# Impossible, Imaginary, Useful Complex Numbers Impossible, Imaginary, Useful Complex Numbers Ch. 17 Chris Conover & Holly Baust SOLVE Solve the equation x2+2x+7 Use the quadratic formula 24 1 2 Solve on the calculator using a+bi mode 12.45i Overview

Introduction Cardano Bombelli De Moivre & Euler Berkeley, Argand, and Gauss Hamilton Timeline GIROLAMO CARDANO 1545 Published The Great Art Formula 2 3 c

c b c 3 3 x 2 4 27 2 Works for many cubics.but WAIT! 3 Examp x 15 x 4 le: c 2 b3 4 27 The process of dealing with the square root of negative one is as refined as it is useless.

RAFAEL BOMBELLI 1560s Operating with the new kind of radical Invented NEW LANGUAGE Old language two plus square root of minus 121 New Language two plus of minus square root of 121 plus of minus became code Explained the rules of 2 121 BOMBELLI

3 WARNING!!! Not numbers Used to simplify complicated expressions From previous example combined with the NEW language: 2 121 3 2 11 1 WILD IDEA u v u v u v u v u v 1 3 2 11 1 3 3 3 3

2 1 u 3 u v 1 3u v 1 v 1 u 3uv 3u v v 1 1 u u 3v v3u v 1 2 1 1 u 3u v 1 3 u v 1 v 1 3 3 3 2 2 2 2 2 2

3 2 2 3 3 BOMBELLI Negative numbers can lead to real solutions so appearance can be tricky! USEFUL And although to many this will appear an extravagant thing, because even I held this opinion some time ago, since it appeared to me more sophistic than true, nevertheless I searched hard and found the demonstration, which will be noted below. ... But let the reader apply all his strength of mind, for [otherwise] even he will find himself deceived.

DE MOIVRE & EULER De Moivre At this time mathematicians knew that: (a+bi)(c+di) = (ac-bd) + i(bc+da) If you think of this in the right frame of mind you can see the similarities in the REAL parts in the formula: cos(x+y) = cos(x)cos(y)-sin(x)sin(y) Similarly, you can notice the relationship between imaginary parts of formula: sin(x+y) = sin(x)cos(y) + sin(y)cos(x) From here it is not hard to see De Moivres formula: (cos(x)+isin(x))n = cos(nx)+isin(nx) Euler BERKELEY, ARGAND, and

GAUSS Bishop George Berkeley J.R. Argand Would say that all numbers were useful functions First to suggest the mystery of these fictitious or monstrous imaginary numbers could be eliminated by geometrically representing them on a plane Published booklet in 1806 Points Results ignored until Gauss suggested a similar idea Gauss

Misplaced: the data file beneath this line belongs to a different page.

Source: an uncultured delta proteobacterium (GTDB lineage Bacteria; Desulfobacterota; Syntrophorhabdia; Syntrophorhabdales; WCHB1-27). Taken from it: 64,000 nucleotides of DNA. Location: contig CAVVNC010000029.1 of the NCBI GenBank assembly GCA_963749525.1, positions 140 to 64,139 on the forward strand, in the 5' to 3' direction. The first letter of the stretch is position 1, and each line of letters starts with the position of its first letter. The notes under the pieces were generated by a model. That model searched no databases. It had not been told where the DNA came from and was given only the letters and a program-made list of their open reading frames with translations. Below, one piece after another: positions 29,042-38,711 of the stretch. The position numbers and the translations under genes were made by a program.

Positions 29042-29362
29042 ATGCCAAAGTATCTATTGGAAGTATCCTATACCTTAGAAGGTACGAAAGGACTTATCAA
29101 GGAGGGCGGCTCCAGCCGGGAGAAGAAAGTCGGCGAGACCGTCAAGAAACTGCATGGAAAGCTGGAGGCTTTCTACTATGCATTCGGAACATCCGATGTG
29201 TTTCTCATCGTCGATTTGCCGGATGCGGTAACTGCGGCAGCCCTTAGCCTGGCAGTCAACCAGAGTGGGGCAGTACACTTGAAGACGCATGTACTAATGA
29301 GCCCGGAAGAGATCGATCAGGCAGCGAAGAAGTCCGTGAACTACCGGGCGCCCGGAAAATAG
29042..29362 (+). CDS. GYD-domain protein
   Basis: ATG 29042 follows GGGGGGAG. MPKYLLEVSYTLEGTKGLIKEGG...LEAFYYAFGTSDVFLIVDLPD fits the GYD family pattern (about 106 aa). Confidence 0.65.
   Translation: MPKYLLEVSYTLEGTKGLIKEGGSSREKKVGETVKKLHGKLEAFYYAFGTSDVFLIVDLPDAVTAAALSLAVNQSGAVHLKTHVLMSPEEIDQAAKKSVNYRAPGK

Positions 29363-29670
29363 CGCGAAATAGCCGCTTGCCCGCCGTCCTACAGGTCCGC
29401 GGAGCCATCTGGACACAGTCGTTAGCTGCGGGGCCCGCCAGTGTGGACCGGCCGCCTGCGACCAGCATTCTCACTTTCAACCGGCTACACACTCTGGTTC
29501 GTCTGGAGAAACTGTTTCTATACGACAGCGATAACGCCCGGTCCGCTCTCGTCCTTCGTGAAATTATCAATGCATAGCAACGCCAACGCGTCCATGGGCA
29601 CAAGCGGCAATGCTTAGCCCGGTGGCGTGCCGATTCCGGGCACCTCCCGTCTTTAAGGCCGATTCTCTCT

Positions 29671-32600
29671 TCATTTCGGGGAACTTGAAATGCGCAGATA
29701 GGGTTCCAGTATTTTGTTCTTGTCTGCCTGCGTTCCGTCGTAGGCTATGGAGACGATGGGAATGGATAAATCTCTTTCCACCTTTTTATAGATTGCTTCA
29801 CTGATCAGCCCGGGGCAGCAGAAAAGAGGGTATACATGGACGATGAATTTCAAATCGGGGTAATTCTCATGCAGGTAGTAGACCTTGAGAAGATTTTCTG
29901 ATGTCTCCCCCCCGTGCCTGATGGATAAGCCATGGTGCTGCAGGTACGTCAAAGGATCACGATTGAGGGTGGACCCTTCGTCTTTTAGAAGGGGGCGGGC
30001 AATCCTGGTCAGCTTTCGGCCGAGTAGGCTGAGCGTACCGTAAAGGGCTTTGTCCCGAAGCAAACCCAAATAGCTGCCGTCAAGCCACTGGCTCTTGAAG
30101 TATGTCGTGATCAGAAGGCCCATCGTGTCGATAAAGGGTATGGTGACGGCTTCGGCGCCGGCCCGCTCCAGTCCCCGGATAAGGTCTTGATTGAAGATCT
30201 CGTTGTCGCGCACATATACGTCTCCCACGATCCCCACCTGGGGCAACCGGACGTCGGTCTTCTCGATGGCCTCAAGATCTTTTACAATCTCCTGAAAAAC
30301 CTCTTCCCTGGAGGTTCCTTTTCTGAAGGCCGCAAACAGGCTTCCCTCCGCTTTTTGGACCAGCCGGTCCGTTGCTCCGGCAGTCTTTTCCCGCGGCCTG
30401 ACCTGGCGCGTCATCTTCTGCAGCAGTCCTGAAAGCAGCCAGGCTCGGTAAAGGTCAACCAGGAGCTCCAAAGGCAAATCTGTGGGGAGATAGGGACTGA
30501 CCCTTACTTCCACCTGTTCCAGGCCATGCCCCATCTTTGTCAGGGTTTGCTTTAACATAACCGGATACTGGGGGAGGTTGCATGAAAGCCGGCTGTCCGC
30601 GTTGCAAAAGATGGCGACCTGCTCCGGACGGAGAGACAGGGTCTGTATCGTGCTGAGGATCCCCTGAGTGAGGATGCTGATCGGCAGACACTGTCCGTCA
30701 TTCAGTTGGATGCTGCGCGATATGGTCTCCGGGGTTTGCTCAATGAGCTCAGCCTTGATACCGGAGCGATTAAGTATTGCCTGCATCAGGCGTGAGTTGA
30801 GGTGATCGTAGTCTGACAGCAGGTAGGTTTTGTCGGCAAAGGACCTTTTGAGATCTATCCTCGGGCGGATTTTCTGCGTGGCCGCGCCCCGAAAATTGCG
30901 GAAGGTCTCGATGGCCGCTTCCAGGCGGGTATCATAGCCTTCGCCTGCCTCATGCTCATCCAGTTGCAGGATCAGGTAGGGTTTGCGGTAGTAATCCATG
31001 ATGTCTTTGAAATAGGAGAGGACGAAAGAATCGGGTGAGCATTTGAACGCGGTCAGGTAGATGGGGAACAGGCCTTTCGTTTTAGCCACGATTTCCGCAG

Proposed similar idea and showed it could be useful mathematically in 1831 Coined the term Complex number SIR WILLIAM ROWAN HAMILTON Interested in applying complex numbers to multi-dimensional geometry. Worked for 8 years to apply to the 3rd dimension, only to realize that it only existed in the 4th. Quaternions q = w+xi+yj+zk, where i, j, and k are all different square roots of -1 and w, x, y, and z are real numbers i 2 j 2 k 2 ijk 1 TIMELINE

1545: Cardanos The Great Art 1560: Bombellis new language 1629: Girard assumption of roots and coefficients 1637: Ren Decartes coined the term imaginary 1730: De Moivres formula (cos(x)+isin(x))n = cos(nx) +isin(nx) 1748: Eulers formula eix = cos(x)+isin(x) 1806: Argands booklet on graphing imaginary numbers 1831: Gauss coined the term complex number 1831: Gauss found complex numbers useful in mathematics 1843: Hamilton discovered quaternions Works Cited

Baez, John. Octonions. May 16, 2001. University of California. http://math.ucr.edu/home/baez/octonions . Berlinghoff, William P., and Fernando Q. Gouva. Math Through the Ages: a Gentle History for Teachers and Others. Farmington: Oxton House, 2002. 141-146. Hahn, Liang-Shin. Complex Numbers & Geometry. Washington, DC: The Mathematical Association of America, 1994. Hawkins, F M., and J Q. Hawkins. Complex Numbers & Elementary Complex Functions. New York: Gordon and Breach Science, 1968. Lewis, Albert C. "Complex Numbers and Vector Algebra." Campanion Encyclopedia of the History and Philosophy of the Mathematical Sciences. 2 vols. New York: Routledge, 1994.